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Preference mapping of different water-to-rice ratios in cooked aromatic white jasmine rice

Version 2 2024-06-04, 12:59
Version 1 2020-05-11, 13:16
journal contribution
posted on 2024-06-04, 12:59 authored by C Maleki, P Oliver, Simone LewinSimone Lewin, Gie LiemGie Liem, Russell KeastRussell Keast
The volume of water is a key variable affecting texture and flavor attributes of cooked rice with a significant influence on consumer preference. The aim of this study was to determine the attributes driving consumer preference for rice cooked with different water-to-rice ratios. Descriptive analysis (DA) methodology was employed to profile aromatic white Jasmine rice and a consumer study was run to determine preference for water-to-rice ratios. A DA panel (n = 12) evaluated ten aroma, four taste and flavor, three texture, and six appearance attributes for aromatic white Jasmine rice cooked with four water-to-rice ratios (1.125:1, 1.5:1, 1.875:1, and 2.25:1). Rice consumers (n = 117) evaluated preferences of the same aromatic white Jasmine rice cooked with the aforementioned water-to-rice ratios. DA results revealed floral aroma, firmness, chewiness, coarseness, stickiness/cohesiveness, and fluffiness were significantly influenced by an increasing water-to-rice ratio. There was no significant effect of water-to-rice ratios on consumer preferences (χ2 (3, 117) = 1.17; P = 0.76). Consumers were grouped into three clusters with similar preference patterns using agglomerative hierarchical clustering. External preference mapping techniques run on each consumer cluster determined the water-to-rice ratios 1.125:1 and 1.875:1 as having the largest appeal to heavy consumers of rice, split by preferences for fluffy or sticky cooked rice. The water-to-rice ratio 1.5:1 was not dominated by any single attribute or group of attributes, appealing to less frequent rice consumers. Therefore, the water-to-rice ratios 1.125:1, 1.5:1, and 1.875:1 should satisfy the broadest groups of Australian rice consumers. Practical Application: Rice, a high volume commodity can be cooked using a variety of methods and volumes of water. The findings of this research will help manufacturers market water-to-rice ratios, assisting consumers in identifying cooked rice for which they have a preference.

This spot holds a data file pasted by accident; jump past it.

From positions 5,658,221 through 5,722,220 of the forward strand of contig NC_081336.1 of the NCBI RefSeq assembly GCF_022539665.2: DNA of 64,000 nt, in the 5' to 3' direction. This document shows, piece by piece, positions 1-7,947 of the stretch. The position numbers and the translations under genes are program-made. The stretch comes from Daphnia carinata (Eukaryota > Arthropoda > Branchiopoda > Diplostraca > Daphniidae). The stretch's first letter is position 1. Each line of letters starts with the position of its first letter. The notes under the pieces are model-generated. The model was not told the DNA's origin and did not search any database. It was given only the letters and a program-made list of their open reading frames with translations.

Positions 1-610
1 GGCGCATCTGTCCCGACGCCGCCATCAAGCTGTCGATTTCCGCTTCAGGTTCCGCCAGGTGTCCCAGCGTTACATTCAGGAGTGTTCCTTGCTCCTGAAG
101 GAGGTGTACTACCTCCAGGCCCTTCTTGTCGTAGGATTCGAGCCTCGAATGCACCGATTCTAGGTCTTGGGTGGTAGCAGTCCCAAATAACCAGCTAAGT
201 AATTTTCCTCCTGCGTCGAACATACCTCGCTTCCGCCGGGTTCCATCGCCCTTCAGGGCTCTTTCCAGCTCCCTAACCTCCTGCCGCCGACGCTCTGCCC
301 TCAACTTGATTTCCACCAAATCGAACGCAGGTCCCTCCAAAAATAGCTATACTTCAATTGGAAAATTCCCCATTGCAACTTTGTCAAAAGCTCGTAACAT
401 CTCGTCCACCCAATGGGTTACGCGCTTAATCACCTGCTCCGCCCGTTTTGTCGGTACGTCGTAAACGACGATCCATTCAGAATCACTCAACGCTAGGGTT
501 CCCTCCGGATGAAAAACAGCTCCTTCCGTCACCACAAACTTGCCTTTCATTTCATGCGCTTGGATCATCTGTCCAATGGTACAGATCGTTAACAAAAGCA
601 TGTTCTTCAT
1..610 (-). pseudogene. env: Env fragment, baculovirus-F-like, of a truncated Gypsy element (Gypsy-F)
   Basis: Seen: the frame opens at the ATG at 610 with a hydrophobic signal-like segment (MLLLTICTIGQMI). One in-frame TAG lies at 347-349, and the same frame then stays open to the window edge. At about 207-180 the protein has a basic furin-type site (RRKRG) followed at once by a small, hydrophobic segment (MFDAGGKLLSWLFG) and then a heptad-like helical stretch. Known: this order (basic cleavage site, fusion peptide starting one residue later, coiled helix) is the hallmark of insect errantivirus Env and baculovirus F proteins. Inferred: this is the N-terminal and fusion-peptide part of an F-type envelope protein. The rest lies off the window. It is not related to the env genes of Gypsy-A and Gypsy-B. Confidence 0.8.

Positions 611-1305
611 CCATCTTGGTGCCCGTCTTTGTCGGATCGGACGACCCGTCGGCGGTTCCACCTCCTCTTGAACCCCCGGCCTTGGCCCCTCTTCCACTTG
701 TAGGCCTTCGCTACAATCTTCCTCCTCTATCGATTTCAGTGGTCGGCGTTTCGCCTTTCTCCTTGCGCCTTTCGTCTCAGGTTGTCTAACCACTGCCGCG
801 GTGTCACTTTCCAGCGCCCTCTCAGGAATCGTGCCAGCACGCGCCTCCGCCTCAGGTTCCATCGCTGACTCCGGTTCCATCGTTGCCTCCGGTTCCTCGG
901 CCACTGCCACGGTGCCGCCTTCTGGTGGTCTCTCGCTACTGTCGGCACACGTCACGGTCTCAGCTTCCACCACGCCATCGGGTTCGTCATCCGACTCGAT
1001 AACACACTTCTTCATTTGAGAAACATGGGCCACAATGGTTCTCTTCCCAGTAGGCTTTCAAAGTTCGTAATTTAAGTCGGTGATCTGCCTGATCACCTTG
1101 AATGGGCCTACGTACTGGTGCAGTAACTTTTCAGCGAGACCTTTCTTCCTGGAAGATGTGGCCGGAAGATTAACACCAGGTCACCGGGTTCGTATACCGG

History

Journal

Journal of food science

Volume

85

Pagination

1576-1585

Location

Chichester, Eng.

ISSN

0022-1147

eISSN

1750-3841

Language

eng

Publication classification

C1 Refereed article in a scholarly journal

Issue

5

Publisher

Wiley